MG: How was it working with Steven Seagal in “Submerged”, any cool set stories?
GD: ‘Submerged’ was not one of my favourite experiences, my character was originally very pivotal , but Mr Seagal had other ideas and in the end. They might as well of hired a stuntman to play the role as all the dialogue and relationship between his and my character was cut. Well every actor has their own vision for their films and being the star of the film you will usually get your way so for me I just get on with it and do the best I can under the given circumstances. Actually most of the cast and crew were from England, so we all had a blast on and off the set. Nuff said!
MG: Tell us about playing Kenshirô in “Fist of the North Star” and working with Tony Randel?
GD: I was a fan of the anime before I was asked to do the film. So I knew it was gonna be very difficult to translate the anime to live action, especially back in 94 before CGI had been so developed. But I loved the character that I wasn’t about to turn it down. The first challenge for me was the physical one, Kenshiro (like most anime characters) has an awsome, huge physique. So I began a regime of training lifting heavier weights than I had worked with before and went from 180 to 192 lbs. Trouble is we were working such long hours during the summer in a sweltering sound stage with no air conditioning, that as the shoot progressed I slowly lost all that weight as I couldnt get in the gym to maintain. I think Tony had a good vision for the film but he certainly wasn’t into martial arts and didn’t like to shoot the fights. He felt the heart of the story was the love triangle between Kenshiro, Shin and Julia and that by focusing on that it would elevate the film above being a mere ‘martial arts’ film. Personally I think the fans wanted to see Kenshiro kicking ass. Again different visions, but overall I like the film and the way it turned out. The trouble when making an adaptation of an anime or video game is that you have to try to make a film that appeases the hardcore fans but also makes sense to viewers that have no idea about the original source material…not easy.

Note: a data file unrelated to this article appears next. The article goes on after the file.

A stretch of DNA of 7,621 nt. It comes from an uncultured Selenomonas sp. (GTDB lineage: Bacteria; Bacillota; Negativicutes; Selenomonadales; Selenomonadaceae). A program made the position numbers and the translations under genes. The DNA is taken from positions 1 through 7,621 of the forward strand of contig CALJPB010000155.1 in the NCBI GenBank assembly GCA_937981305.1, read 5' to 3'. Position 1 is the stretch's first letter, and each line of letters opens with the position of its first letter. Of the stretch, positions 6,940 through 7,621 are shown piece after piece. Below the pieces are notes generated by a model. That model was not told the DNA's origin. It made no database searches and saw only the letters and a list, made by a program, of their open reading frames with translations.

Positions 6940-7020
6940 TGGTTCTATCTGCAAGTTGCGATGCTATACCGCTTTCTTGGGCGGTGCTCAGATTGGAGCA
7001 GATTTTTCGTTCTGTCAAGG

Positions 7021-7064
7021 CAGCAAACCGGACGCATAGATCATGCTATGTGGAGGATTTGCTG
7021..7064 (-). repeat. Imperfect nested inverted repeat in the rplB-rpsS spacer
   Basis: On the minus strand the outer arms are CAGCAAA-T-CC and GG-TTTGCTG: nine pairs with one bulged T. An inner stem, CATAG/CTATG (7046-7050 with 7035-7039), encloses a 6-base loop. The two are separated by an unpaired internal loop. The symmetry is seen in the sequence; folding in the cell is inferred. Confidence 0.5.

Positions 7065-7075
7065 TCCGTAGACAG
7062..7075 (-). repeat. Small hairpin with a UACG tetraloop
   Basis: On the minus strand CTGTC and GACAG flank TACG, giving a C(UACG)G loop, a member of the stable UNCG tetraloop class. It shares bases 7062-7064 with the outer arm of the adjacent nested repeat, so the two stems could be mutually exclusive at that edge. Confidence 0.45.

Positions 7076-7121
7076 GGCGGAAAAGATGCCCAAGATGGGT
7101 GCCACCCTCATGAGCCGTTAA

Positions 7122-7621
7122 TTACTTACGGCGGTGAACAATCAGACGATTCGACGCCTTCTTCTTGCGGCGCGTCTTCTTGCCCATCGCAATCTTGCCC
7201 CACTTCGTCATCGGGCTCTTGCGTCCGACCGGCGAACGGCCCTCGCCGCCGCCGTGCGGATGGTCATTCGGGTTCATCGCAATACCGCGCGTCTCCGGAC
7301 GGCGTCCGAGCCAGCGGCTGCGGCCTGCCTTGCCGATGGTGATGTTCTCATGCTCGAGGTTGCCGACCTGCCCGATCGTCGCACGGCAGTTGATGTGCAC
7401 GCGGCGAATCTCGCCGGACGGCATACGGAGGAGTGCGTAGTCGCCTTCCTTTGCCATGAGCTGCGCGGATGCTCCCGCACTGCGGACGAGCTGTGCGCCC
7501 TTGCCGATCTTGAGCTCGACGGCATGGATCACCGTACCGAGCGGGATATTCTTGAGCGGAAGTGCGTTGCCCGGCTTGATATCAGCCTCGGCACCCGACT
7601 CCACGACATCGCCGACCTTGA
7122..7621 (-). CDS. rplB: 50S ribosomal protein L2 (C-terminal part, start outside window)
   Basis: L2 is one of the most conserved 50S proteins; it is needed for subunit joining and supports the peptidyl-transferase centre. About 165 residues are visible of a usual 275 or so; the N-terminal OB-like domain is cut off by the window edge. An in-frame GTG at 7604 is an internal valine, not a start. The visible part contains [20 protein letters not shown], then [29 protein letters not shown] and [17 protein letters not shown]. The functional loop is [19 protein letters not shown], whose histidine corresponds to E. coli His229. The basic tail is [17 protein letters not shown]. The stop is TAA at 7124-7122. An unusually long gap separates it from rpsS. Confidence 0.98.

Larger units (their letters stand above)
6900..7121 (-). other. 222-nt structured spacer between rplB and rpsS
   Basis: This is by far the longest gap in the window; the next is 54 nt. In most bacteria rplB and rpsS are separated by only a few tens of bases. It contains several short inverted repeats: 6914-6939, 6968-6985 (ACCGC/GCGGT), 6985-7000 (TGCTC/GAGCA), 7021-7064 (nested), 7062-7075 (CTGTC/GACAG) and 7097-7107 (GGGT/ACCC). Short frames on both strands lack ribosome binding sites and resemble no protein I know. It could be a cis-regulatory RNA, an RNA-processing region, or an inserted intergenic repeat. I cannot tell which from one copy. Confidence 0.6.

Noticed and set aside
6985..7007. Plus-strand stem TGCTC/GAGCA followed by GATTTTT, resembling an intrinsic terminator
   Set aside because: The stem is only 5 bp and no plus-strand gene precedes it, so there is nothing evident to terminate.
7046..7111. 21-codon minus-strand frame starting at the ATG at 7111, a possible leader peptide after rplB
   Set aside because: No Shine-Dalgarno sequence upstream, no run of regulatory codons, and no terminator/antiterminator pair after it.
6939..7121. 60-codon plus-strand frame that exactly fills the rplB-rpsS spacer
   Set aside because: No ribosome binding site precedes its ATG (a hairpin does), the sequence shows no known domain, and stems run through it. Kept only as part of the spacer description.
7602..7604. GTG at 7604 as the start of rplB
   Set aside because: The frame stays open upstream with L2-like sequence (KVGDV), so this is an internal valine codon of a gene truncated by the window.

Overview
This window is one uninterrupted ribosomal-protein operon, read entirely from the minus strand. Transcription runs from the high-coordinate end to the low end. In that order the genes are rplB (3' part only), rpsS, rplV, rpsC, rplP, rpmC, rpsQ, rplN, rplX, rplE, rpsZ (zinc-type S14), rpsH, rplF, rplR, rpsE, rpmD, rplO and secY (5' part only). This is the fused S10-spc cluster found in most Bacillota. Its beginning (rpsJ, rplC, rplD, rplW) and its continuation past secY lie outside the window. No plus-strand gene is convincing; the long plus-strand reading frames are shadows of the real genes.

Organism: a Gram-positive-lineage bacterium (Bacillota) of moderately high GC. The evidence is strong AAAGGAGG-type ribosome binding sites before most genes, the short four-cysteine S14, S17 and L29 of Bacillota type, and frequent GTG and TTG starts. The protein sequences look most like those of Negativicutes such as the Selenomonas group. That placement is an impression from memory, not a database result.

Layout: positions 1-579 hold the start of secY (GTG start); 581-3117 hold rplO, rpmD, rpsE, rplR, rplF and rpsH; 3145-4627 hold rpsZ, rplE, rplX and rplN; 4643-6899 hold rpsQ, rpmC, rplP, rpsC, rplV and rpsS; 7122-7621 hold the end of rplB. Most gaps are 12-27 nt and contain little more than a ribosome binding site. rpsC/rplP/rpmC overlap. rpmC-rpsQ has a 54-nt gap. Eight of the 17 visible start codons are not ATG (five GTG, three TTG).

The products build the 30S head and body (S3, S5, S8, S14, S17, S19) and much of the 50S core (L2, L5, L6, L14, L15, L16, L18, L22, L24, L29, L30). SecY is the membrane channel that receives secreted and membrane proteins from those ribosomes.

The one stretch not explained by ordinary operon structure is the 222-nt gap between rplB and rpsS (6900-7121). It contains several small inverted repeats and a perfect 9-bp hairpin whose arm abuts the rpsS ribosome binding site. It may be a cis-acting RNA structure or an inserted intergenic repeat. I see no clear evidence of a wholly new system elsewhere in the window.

MG: What has been the most difficult film that you have work on to date?
GD: Every film presents its own challenges. Coming from a martial arts background my hardest challenge is trying to convince producers/directors to take me seriously as an actor so sometimes I end up trying too hard. Then when I choreograph action its tough getting the powers that be to let me control how it is shot and edited. When I do the lead in smaller films, I wish I could work on bigger films that get more exposure. When you get on bigger films but playing smaller roles, I miss being involved in the film making process. The grass is always greener on the other side. Some films you get along with everybody but some there is a clash with other cast members, as I say every film presents their own challenges.
MG: Tell us about some of your upcoming projects?
GD: I just spent three months in Thailand working on the 1st two parts of a trilogy , “The Mark – Light 777” and “The Mark – Bangkok Rising” with Craig Scheffer and Eric Roberts…yes Eric again. The 3rd part will be shot in Europe this summer. Next up will be the lead in a MMA project called “Forced to Fight”. I am also waiting to hear on a bigger project that goes this summer but its not locked so I don’t wanna say too much right now. I am training hard and reading scripts ,so as always in this business the future is never easy to plan.